Sunday, February 08, 2015
Weather: Sun currently reaching a level around 5 pm that sends its rays through the house from a south window into my eyes when I sitting on the north side.
Snow that was compressed by walking on it has turned into ice that persists in shadows. Elsewhere, the ground softens during the day. When I was in the post office yesterday, a man said he was ordering a load of base coarse for his drive. Last snow 1/30.
What’s still green: Juniper, piñon, and other evergreens, yuccas. Rose stems; leaves on grape hyacinth, Japanese honeysuckle, alfilerillo. One man burned his field yesterday; I think he was using a flame thrower to ignite moisture laden weeds.
What’s gray: Salt bushes, winterfat, snow-in-summer.
What’s reddened: Cholla, twigs on peach, apricot, apple, sandcherry and sandbar willow; purple aster leaves.
What’s yellowed: Young stems on globe and weeping willows; arborvitae have browned.
What’s blooming indoors: Zonal geraniums.
Animal sightings: Small birds. When I was out this morning, I saw cranes in a hay field near the river; Canadian geese were in the next field where vegetable are grown.
Weekly update: Piki is a thin corn bread made from dough like tortilla that’s cooked on a griddle. The sheets are folded or stacked. They were portable food taken by travelers, and eaten during kachina rituals.
During the fourth day of Soyal, spirit impersonators ate white wafer bread. The ceremonial meal after Powamu included piki and mutton stew containing bean plants. In the officiating kiva, the men ate "gravy, unrolled flat sheets of piki, and boiled beans."
Most often the wafer bread was made from white corn. Sheets made from blue meal are used for rites of passage like marriage and funerals. A few sheets were buried with eagles after Niman.
While it’s most associated with the Hopi today, Matilda Cox Stevenson saw Zuñi make he’wa in the early 1890s. A few decades later, Barbara Freire-Marco reported Santa Clara women used more wheat than corn for bread, but a half dozen women still made buwa. Hano called it mowa.
The three secrets to making piki are the dough, the coloring, and the stone. The use of an alkaline hydroxide solution to create an elastic dough was discussed in the posting "Corn Harvest," for 30 November 2008.
Marlene Sekaquaptewa says piki dough is made from finely ground meal and boiling water that’s stirred with a stick made from greasewood. Then, boiling water is strained through greasewood ashes into the dough. The blue meal changes color when the pH reaches 8.
The Zuñi used slaked lime when Matilda Cox Stevenson saw them. At Hano, Barbara Freire-Marco said they used salt bush ashes. If Atriplex canescens wasn’t available in winter, then sheep dung was used.
The cooking surface is a flat stone heated over a cedar wood fire in a room reserved for the stone. Traditionally, women greased them with crushed watermelon seeds. Freire-Marco said Zuñi used chewed squash seeds, Santa Clara used marrow fat, and Hano any animal grease.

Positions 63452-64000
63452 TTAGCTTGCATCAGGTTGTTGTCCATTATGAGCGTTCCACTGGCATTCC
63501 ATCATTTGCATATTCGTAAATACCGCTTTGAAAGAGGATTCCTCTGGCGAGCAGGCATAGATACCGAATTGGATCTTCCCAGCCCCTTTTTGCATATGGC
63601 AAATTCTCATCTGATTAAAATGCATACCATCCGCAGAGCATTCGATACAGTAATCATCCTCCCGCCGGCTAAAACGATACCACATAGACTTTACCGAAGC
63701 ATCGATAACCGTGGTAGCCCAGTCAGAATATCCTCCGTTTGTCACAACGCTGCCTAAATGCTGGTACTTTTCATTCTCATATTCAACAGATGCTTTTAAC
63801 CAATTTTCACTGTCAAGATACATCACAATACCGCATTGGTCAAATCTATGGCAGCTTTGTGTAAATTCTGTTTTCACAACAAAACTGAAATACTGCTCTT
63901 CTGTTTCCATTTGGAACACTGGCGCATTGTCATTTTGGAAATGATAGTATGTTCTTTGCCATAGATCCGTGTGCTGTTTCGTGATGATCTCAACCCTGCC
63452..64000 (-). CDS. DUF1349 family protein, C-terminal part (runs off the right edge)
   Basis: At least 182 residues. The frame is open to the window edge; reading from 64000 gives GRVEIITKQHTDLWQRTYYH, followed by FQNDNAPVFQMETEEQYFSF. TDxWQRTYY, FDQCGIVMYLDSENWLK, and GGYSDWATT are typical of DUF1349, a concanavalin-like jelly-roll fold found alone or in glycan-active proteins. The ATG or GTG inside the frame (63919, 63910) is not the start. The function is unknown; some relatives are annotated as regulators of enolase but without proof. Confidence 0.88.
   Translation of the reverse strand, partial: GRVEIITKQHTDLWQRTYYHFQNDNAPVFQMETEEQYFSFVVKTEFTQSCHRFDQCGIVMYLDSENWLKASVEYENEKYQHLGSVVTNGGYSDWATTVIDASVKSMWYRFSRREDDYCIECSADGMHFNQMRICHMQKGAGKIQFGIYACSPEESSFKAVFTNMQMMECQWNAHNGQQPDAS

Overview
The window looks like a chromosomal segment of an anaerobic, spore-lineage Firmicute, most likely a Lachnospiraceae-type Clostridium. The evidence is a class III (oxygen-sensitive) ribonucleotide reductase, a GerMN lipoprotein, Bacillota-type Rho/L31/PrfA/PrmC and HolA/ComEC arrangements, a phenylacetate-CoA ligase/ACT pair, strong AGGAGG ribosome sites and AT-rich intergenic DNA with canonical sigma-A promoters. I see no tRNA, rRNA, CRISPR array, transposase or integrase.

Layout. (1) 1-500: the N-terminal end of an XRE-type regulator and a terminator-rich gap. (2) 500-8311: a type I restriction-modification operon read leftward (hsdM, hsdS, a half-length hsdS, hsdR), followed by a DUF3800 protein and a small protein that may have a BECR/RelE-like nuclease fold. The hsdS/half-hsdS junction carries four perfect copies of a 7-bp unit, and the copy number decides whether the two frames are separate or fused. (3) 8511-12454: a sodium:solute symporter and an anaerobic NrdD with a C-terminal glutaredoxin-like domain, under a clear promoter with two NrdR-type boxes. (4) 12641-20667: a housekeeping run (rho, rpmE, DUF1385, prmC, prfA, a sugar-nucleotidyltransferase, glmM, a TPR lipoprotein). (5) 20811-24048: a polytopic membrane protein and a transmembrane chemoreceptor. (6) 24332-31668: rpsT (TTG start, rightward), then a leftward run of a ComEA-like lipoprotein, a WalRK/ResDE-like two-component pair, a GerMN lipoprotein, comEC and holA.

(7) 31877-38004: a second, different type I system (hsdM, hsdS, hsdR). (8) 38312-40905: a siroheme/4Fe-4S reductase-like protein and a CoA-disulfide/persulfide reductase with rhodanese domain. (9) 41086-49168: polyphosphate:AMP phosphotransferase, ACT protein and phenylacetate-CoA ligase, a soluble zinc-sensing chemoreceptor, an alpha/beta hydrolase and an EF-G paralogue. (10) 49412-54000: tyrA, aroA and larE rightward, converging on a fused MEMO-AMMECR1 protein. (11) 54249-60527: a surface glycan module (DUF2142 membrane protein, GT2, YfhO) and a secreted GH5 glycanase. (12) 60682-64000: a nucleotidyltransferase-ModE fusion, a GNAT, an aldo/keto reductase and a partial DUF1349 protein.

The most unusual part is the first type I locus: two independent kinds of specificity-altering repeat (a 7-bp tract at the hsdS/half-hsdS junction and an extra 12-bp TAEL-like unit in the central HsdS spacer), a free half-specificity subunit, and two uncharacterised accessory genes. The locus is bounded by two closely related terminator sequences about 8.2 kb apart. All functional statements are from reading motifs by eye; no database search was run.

On Second Mesa today, Joyce Saufkie uses a mix of Crisco oil and pig brains. In the past she used cattle brains, but she says they aren’t available anymore.
The dough is spread on the stone, and picked off by hand. "Joyce says she retains all feeling in her palms and fingers, despite the intense heat, explaining that her swift motion and the insulating properties of the wafer-thin layers prevent injury."
Fewel, Clifford. "Joyce Saufkie and Her Family Keep the Art of Making Piki Bread Alive on Second Mesa," Canku Ota, October 2013.
Friere-Marreco, Barbara, William Wilfred Robbins, and John Peabody Harrington. Ethnobotany of the Tewa Indians, 1916, on Hano and Santa Clara.
Spencer, Victoria and Marlene Sekaquaptewa. "Piki of the Hopi Indians," University of Pennsylvania Museum Expedition, March 1995.
Stephen, Alexander. Notebooks, 1882-1894, edited as Hopi Journal, 1936, by Elsie Clews Parsons, on Soyal.
Stevenson, Matilda Coxe. Ethnobotany of the Zuñi Indians, 1915.
Titiev, Mischa. Old Oraibi, 1944, on Powamu.
Voth, H. R. "Notes on the Eagle Cult of the Hopi," Publications of the Field Museum of Natural History. Anthropological Series 11:105, 107-109:February 1912.
Photographs: Good photographs of piki can be found in a You Tube video posted by Marlene Sekaquaptewa.
1. Corn chips made with blue or white meal. The blue uses whole grain corn, vegetable oil and sea salt. The white has more finely ground corn, oil and salt.
2. Cranes near the Río Grande, 8 February 2015.
3. Very dark meal finely ground, purple corn from Peru.
4. Varying shades of blue from processing. The corn chip is on top. Bottom right is a stone ground blue tortilla from whole corn, water and lime (the alkaline). Bottom left is a blue corn taco shell made from blue corn masa flour and vegetable oil. Masa is tortilla flour made from corn, water and lime.
5. Medium ground blue corn meal still has the blue shells separate from the whiter interiors.
6. Geese in the field next to that of the cranes, 8 February 2015.